Fetal period is the prenatal period of development that begins two months after conception and lasts for seven months, on the average. Growth and development continue their dramatic course during this time.

Conception to 1 month (4 weeks)

  • Is less than 1/10inch long
  • Beginning development of spinal cord, nervous system, gastro-intestinal system, heart and lungs.

Two months ( 8 weeks)

  • Is just over 1 inch
  • Face is forming with rudimentary eyes, ears, mouth and tooth buds.
  • Arms and legs are moving.
  • Brain is forming
  • Fetal heartbeat is detectable with ultrasound.

Three months (12 weeks)

  • The fetus is about 3 inches long and weighs about 1 ounce.
  • It has become active, moving its arms and legs, opening and closing its mouth, and moving its head.
  • It can swallow and the kicking startsJ
  • The face, forehead, eyelids, nose, and chin are distinguishable, as are the upper arms, lowers arms, hands, and lower limbs.
  • The genitals can be identified as male or female.

Four months (16 weeks)

  • The fetus has grown to 6 inches in length and weights 4 to 7 ounces.
  • Fingernails and toenails are forming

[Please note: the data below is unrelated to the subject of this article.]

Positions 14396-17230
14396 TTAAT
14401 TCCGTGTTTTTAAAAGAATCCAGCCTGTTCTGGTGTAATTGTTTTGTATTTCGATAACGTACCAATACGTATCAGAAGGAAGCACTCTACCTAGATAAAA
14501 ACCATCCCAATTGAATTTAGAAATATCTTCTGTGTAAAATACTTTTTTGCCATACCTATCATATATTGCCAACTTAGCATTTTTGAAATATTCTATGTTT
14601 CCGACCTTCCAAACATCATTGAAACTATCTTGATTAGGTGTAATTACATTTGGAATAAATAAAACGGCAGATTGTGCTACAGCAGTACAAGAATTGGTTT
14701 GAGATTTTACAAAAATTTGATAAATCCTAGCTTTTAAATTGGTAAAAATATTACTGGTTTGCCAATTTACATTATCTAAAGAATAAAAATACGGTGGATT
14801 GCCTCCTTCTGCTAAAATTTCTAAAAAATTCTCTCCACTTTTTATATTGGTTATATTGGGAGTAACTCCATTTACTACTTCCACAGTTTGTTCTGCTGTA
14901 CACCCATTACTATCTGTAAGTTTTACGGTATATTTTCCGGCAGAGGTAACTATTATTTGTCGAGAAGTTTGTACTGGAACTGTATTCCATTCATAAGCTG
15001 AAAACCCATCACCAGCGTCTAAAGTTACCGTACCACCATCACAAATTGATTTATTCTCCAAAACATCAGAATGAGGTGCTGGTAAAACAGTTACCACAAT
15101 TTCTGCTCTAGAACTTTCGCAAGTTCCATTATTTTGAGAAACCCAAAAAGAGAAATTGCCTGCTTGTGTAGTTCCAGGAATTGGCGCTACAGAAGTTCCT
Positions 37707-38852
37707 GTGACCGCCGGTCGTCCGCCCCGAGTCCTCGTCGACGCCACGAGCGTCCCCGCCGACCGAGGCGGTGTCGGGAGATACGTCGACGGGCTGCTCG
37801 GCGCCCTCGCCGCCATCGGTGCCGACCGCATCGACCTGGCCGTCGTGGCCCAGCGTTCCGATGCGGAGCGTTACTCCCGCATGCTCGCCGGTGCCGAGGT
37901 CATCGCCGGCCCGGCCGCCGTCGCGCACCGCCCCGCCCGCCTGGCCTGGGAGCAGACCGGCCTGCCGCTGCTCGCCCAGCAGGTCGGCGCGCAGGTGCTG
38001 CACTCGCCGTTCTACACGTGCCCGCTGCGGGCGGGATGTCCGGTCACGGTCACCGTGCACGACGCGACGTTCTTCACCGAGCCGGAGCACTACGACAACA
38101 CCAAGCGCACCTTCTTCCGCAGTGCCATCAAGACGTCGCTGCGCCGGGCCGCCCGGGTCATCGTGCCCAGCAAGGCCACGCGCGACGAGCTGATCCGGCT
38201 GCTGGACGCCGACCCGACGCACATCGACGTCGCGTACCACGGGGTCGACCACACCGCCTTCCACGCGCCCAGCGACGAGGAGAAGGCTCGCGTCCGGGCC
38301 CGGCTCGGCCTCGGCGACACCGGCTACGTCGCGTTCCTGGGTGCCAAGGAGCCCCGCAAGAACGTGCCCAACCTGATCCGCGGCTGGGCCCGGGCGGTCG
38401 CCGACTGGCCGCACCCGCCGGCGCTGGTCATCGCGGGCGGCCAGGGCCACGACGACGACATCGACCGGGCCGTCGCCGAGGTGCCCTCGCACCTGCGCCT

• Heart beat is strong
  • Skin is thin , transparent
  • Downy hair(lanugo) covers the body
  • Prenatal reflexes are stronger; arm and leg movements can be felt for the first time by the mother

Five months (20 weeks)

  • The fetus is about 12 inches long and weights close to a pound.
  • Heartbeat is audible by stethoscope
  • Sucks thumb
  • Hiccups
  • Structures of the skin formed- toenails and fingernails, for example.
  • The fetus is more active, showing a preference for a particular position in the womb.
  • Stimulated or irritated by sounds and lights :)

Six months (24 weeks)

  • The fetus is about 14 inches long and already has gained another half pound to a pound.
  • The eyes are eyelids are completely formed and a fine layer of hair covers the head.
  • Skin is wrinkled and covered with a protective coating (vernix caseosa)
  • They can open the eyes but the vision is unclear.

Seven months (28 weeks)

  • The fetus is about 16 inches long and has gained another pound, now weighing about 2-3 pounds.
  • Increase body fat and adjust to the temperature
  • A grasping reflex is present and irregular breathing movements occur.
  • Very active